Anyway, the game has changed so much and very few starters are expected to go more than 5 innings.  The Rays have given up and just pitch 3 out 5 games completely out of their pen, and they're a little over .500 doing so.  It's just become a game where you're never supposed to let a batter see the same pitcher twice, and everyone just comes in throwing 100 and striking you out or giving up a homer.

The Yankees on some days will now "start" a guy like Cessa, but he'll pitch 3-4 innings, then you can go to Green or Warren until the 5th or 6th, and then the back-end is just unhittable with Holder, Betances, Robertson, Britton, and Chapman, and you have enough of them that you don't have to use the same guys every day so a couple are usually rested. 

When Severino starts they can have a normal game, and Sabathia has been effective but the good 5 innings he's giving them can be cut to maybe 4 now.  Tanaka just pitched an almost unheard of shutout a couple of days ago and if they can get him back on track they'll just let him go for 5 or 6.  Gray is a mess and that's essentially just trotting him out there to see if he has anything and if he does letting him pitch 3 or 4 until the first sign of trouble. 

The above is the state of the game in 2018, even for a championship-caliber team.  I'm old enough to remember purists bitching about Tony LaRussa mixing and matching in the 7th.  I don't know if anyone ever thought we'd get to the point where entire games would be played that way. 

Last edited on Thu Jul 26th, 2018 02:37 pm by srossi



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 Posted: Thu Jul 26th, 2018 10:07 pm
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srossi
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The Yanks got their starter after all. JA Happ for a song. Not that Happ is that great, but it’s a good deal.



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 Posted: Tue Jul 31st, 2018 04:23 am
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srossi wrote: I'm not in the negotiations obviously, so I don't know if Cashman was just completely striking out with starting pitchers, but this deal doesn't make much sense to me otherwise.  That's our need, not the bullpen.  To take a strength and make it much stronger is fine, but not at the expense of possibly using those prospects to land a quality starter.  But maybe that wasn't going anywhere and he knew he wouldn't get any.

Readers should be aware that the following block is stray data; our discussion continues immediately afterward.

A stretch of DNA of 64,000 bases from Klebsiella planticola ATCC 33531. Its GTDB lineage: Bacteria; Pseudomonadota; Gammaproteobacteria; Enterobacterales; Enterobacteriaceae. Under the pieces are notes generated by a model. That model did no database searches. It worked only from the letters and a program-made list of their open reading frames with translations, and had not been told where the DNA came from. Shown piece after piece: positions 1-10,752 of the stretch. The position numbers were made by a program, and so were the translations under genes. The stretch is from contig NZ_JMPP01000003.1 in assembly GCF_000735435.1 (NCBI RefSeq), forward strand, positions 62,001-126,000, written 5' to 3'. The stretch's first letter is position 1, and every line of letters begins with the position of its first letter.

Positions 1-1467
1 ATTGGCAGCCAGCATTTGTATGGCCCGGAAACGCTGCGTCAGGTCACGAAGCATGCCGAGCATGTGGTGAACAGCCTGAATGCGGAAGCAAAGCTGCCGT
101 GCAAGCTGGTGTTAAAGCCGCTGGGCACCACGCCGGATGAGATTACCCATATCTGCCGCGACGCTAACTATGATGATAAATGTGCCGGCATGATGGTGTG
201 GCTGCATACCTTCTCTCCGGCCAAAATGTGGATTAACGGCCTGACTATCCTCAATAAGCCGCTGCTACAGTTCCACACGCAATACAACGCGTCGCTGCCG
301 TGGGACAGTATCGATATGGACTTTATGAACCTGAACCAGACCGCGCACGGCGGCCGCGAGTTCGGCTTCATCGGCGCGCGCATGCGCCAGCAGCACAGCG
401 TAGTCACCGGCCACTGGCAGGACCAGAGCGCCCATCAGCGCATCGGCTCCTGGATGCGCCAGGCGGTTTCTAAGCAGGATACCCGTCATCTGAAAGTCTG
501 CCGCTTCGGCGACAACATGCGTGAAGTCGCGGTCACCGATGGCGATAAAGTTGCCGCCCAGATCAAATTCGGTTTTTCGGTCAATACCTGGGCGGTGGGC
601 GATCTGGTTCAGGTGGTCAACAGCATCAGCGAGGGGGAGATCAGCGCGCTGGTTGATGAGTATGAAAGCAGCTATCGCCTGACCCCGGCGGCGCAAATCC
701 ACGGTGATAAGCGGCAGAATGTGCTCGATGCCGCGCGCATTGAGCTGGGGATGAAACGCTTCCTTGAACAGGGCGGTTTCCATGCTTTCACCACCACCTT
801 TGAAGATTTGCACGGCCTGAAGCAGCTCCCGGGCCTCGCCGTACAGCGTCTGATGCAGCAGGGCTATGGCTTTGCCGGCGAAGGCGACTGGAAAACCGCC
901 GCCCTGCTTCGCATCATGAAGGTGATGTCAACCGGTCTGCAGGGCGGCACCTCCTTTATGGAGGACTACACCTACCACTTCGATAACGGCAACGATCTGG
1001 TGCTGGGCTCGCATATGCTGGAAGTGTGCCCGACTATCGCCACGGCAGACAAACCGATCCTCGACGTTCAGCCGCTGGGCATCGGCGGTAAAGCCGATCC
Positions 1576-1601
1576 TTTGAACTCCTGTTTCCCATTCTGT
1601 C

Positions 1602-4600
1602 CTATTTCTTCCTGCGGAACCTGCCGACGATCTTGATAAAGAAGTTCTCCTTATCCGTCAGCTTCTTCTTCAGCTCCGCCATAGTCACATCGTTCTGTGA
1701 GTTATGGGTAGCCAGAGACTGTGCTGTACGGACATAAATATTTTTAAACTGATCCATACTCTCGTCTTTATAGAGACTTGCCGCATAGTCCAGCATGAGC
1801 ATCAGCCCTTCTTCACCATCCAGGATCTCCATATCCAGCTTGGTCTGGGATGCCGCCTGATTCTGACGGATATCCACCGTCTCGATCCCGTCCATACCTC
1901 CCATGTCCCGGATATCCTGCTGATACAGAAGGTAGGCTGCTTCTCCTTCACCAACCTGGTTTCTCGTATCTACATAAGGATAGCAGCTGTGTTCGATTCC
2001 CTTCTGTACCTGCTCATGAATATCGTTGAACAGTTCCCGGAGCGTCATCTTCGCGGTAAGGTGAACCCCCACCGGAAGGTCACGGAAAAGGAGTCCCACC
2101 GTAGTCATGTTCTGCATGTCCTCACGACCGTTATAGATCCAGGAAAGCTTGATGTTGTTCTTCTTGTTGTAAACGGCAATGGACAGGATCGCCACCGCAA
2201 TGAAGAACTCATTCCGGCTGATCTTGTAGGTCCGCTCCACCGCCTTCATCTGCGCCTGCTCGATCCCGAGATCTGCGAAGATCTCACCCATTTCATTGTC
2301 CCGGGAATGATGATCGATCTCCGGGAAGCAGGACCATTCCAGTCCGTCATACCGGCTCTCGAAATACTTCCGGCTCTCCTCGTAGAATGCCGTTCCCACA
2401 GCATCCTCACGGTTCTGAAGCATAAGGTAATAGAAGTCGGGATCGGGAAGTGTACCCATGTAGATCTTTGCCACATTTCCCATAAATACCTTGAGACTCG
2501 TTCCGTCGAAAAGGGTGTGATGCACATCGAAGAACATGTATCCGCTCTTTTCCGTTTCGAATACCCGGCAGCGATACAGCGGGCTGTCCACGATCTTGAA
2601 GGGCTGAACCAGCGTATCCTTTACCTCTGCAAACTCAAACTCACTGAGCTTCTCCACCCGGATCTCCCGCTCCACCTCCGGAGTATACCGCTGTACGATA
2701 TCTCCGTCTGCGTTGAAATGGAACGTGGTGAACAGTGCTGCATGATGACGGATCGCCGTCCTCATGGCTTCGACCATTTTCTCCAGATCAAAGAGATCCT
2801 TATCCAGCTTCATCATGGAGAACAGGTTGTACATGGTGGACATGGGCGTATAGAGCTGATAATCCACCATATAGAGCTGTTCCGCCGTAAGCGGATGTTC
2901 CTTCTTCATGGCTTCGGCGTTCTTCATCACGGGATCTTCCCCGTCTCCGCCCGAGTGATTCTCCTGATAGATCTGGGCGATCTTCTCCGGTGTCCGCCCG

Anyway, the game has changed so much and very few starters are expected to go more than 5 innings.  The Rays have given up and just pitch 3 out 5 games completely out of their pen, and they're a little over .500 doing so.  It's just become a game where you're never supposed to let a batter see the same pitcher twice, and everyone just comes in throwing 100 and striking you out or giving up a homer.

The Yankees on some days will now "start" a guy like Cessa, but he'll pitch 3-4 innings, then you can go to Green or Warren until the 5th or 6th, and then the back-end is just unhittable with Holder, Betances, Robertson, Britton, and Chapman, and you have enough of them that you don't have to use the same guys every day so a couple are usually rested. 

When Severino starts they can have a normal game, and Sabathia has been effective but the good 5 innings he's giving them can be cut to maybe 4 now.  Tanaka just pitched an almost unheard of shutout a couple of days ago and if they can get him back on track they'll just let him go for 5 or 6.  Gray is a mess and that's essentially just trotting him out there to see if he has anything and if he does letting him pitch 3 or 4 until the first sign of trouble. 

The above is the state of the game in 2018, even for a championship-caliber team.  I'm old enough to remember purists bitching about Tony LaRussa mixing and matching in the 7th.  I don't know if anyone ever thought we'd get to the point where entire games would be played that way. 
The strategy makes sense though and I expect a lot more teams to start using it. I don't have any actual numbers to back it up but most of the games that I have watched (no matter which teams are playing) seem to remain scoreless until about the 4th or 5th inning (basically the 2nd time through the batting order). Instead of sticking with a 4-5 man starting rotation, I am surprised that teams don't have their starters only throw about 3 innings (pitch through the batting order once and then substitute the pitcher with a different starter who will come in as a reliever). Instead of having starters go 6 innings, split the 6 innings between 2 pitchers (each pitching 3 innings) so the batters never get a second look at the pitcher.  I think the days of the starter - setup man - closer rotation will be coming to an end.